Acts of Love and War : A nation torn apart by war. One woman caught in the crossfire. (Hardcover)

Nr. de pagini:
16,4 x 24,3 x 3,9 cm
Publicat in:
105,00 Lei
Disponibil cu livrare intre 14 Jun - 26 Jun
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A NATION TORN APART BY WAR. ONE WOMAN STEPS INTO THE CROSSFIRE. _____________________________'I couldn't put it down' Gill Paul, author of The Collector's Daughter'A heartrending tale of love, courage and sacrifice' Nikki Marmery, author of On Wilder Seas'Be prepared to lose your heart in the simmering heat of war-torn Spain' Miranda Malins, author of The Puritan Princess'Wide in scope and told with honesty, insight and tenderness, a moving and unputdownable story' Judith Allnatt, author of The Poet's Wife'Accomplished and expansive' Anne Morgan, author of Reading The World'Insightful and moving' Katherine Clements, author of The Crimson Ribbon'One of historical fiction's most lyrical and intelligent voices' Rachel McMillan, author of The London Restoration'Emotionally captivating and authentic ...

an unforgettable story' Susan Meissner, author of The Nature of Fragile Things'Extraordinary events sensitively told' Lucy Jago, author of A Net For Small Fishes_____________________________1936. Civil war in Spain. A world on the brink of chaos .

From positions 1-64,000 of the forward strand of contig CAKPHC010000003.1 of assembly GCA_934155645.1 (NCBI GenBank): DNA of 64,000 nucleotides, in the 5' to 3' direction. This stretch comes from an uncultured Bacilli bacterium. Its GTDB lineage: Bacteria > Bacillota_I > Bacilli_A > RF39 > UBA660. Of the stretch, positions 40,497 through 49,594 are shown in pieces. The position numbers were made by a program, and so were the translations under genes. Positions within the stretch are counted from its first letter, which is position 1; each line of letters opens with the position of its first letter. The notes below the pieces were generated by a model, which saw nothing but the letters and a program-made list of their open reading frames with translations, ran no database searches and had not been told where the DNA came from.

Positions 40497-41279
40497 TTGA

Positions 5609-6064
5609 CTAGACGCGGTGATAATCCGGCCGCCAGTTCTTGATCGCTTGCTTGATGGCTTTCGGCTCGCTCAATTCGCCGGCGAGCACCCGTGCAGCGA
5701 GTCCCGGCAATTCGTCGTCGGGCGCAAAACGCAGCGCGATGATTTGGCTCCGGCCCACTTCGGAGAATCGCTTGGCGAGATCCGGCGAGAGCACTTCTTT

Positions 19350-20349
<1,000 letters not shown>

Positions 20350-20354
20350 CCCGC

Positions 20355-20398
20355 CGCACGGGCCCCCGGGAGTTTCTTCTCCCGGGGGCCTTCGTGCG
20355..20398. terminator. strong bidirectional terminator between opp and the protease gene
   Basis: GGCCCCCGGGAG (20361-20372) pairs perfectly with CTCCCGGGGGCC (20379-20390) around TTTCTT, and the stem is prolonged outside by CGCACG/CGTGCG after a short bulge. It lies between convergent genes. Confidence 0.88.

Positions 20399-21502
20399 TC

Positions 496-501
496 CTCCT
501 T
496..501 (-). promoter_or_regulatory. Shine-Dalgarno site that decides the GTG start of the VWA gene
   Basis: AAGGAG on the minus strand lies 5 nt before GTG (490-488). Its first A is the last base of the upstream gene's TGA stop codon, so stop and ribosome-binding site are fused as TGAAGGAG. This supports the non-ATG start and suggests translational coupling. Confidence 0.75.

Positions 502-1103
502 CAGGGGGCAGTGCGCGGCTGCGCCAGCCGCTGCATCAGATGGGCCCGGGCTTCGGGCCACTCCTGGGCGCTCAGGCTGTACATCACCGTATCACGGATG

. . 21-year-old Lucy feels content with her life in Hertfordshire - not least because she lives next door to Tom and Jamie, two very different brothers for whom she has equally great affection.

But her comfortable life is turned upside down when Tom decides he must travel to Spain to fight in the bloody Spanish Civil War. He is quickly followed by Jamie who, much to Lucy's despair, is supporting General Franco. To the dismay of her irascible father, Lucy decides that the only way to bring her boys back safely is to travel to Spain herself to persuade them to come home.

Yet when she sees the horrific effects of the war, she quickly becomes immersed in the lifesaving work the Quakers are doing to help the civilian population, many of whom are refugees. As the war progresses and the situation becomes increasingly perilous, Lucy realises that the challenge going forward is not so much which brother she will end up with, but whether any of them will survive the carnage long enough to decide . .